A guest post written by Dr Christine Goodall and Dr Hannah Telling from The University of Glasgow.
Do you keep to well-lit streets when walking home in the dark? Do you wear headphones on the bus home, but with the music turned off? Do you send your friends the message, “That’s me home” when you shut the front door behind you?
We have the idea that our home is a place of safety and that our families and intimate partners are sources of protection from the unidentified and broad-ranging dangers outside.
Yet, the reality is that the relationships that society construes as sources of protection can also be those that put us at most risk of danger.
Intimate partner violence is common in society affecting between 1 in 3 and 1 in 5 women and 1 in 6 men globally at some point in their lifetime. It is part of a broader spectrum of gender-based violence, so called because it disproportionately affects women and both stems from and reinforces the inequality that still exists between women and men in our society.
What is IPVA?
The term ‘Intimate Partner Violence and Abuse’ (IPVA) reflects our modern understanding of this form of abuse as a pattern of controlling, coercive and threatening behaviours that can take a variety of physical, emotional, psychological, sexual and even digital forms.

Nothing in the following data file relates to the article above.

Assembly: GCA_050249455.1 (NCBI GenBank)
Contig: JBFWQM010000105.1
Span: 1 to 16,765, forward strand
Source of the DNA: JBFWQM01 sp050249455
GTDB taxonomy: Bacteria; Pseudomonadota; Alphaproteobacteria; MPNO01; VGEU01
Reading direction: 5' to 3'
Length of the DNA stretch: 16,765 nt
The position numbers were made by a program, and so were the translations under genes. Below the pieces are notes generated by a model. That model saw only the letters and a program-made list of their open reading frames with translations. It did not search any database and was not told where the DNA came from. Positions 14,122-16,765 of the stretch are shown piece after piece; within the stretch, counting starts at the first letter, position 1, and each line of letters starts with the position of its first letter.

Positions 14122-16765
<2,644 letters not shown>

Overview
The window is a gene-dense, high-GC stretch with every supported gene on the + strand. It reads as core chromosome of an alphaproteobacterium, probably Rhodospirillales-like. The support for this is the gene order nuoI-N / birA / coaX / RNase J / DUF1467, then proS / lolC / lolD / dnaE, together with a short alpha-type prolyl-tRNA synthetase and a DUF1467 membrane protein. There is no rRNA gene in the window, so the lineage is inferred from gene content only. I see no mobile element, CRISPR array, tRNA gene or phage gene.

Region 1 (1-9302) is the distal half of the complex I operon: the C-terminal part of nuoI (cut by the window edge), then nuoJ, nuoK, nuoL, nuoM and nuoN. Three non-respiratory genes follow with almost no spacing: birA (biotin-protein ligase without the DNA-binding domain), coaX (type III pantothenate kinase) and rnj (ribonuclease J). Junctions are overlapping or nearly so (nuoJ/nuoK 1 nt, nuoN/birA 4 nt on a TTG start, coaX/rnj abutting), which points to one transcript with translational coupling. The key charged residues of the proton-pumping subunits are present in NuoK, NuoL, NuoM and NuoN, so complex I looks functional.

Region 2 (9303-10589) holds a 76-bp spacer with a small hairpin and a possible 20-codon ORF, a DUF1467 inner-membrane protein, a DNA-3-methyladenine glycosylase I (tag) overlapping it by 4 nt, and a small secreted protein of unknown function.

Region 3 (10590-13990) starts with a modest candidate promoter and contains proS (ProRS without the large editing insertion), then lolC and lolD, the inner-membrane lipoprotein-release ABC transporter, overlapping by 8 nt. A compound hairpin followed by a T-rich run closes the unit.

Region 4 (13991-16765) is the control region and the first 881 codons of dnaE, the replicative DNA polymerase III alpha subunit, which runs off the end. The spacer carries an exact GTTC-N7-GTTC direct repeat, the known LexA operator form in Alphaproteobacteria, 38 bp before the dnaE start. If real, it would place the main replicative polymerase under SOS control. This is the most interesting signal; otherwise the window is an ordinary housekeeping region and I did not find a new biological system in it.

Over the last fifty years, there has been a sea change in how we understand and respond to IPVA. Dedicated charities work tirelessly to raise the profile of IPVA, to tackle its root causes in gender inequality, and to educate perpetrators, victims and bystanders.
Refuges offer temporary (and sometimes life-saving) sanctuary to survivors of IPVA. And, with broader political and societal recognition of the widespread problem of IPVA, there has come much-needed legal reform.
In 2015 ‘coercive control’ (defined by Scottish Women’s Aid as ‘a purposeful and sustained pattern of behaviour whereby one person within the relationship … seeks to exert power, control or coercion over another’) became an offence in England and Wales, with Scotland following shortly afterwards in 2018.